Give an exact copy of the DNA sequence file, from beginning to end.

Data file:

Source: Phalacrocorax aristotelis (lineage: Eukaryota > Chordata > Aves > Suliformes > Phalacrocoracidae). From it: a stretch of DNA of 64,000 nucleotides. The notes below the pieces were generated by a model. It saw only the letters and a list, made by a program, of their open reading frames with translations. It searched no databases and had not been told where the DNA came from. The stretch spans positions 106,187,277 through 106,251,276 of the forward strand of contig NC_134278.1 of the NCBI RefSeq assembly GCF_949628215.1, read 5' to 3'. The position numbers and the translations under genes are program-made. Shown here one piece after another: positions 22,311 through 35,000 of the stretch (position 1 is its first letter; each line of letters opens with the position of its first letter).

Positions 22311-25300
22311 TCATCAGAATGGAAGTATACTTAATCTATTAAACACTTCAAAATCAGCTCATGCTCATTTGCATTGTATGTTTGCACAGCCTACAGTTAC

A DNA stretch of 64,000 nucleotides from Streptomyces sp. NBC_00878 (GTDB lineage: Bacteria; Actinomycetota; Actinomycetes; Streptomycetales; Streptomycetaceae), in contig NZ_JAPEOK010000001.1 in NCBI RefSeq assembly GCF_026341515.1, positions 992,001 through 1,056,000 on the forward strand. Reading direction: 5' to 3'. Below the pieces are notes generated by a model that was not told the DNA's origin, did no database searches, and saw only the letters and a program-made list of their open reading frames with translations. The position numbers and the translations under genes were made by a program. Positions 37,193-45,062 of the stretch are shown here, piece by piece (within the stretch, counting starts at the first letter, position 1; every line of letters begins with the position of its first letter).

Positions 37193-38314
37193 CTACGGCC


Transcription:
Source: Phalacrocorax aristotelis (lineage: Eukaryota > Chordata > Aves > Suliformes > Phalacrocoracidae). From it: a stretch of DNA of 64,000 nucleotides. The notes below the pieces were generated by a model. It saw only the letters and a list, made by a program, of their open reading frames with translations. It searched no databases and had not been told where the DNA came from. The stretch spans positions 106,187,277 through 106,251,276 of the forward strand of contig NC_134278.1 of the NCBI RefSeq assembly GCF_949628215.1, read 5' to 3'. The position numbers and the translations under genes are program-made. Shown here one piece after another: positions 22,311 through 35,000 of the stretch (position 1 is its first letter; each line of letters opens with the position of its first letter).

Positions 22311-25300
22311 TCATCAGAATGGAAGTATACTTAATCTATTAAACACTTCAAAATCAGCTCATGCTCATTTGCATTGTATGTTTGCACAGCCTACAGTTAC

A DNA stretch of 64,000 nucleotides from Streptomyces sp. NBC_00878 (GTDB lineage: Bacteria; Actinomycetota; Actinomycetes; Streptomycetales; Streptomycetaceae), in contig NZ_JAPEOK010000001.1 in NCBI RefSeq assembly GCF_026341515.1, positions 992,001 through 1,056,000 on the forward strand. Reading direction: 5' to 3'. Below the pieces are notes generated by a model that was not told the DNA's origin, did no database searches, and saw only the letters and a program-made list of their open reading frames with translations. The position numbers and the translations under genes were made by a program. Positions 37,193-45,062 of the stretch are shown here, piece by piece (within the stretch, counting starts at the first letter, position 1; every line of letters begins with the position of its first letter).

Positions 37193-38314
37193 CTACGGCC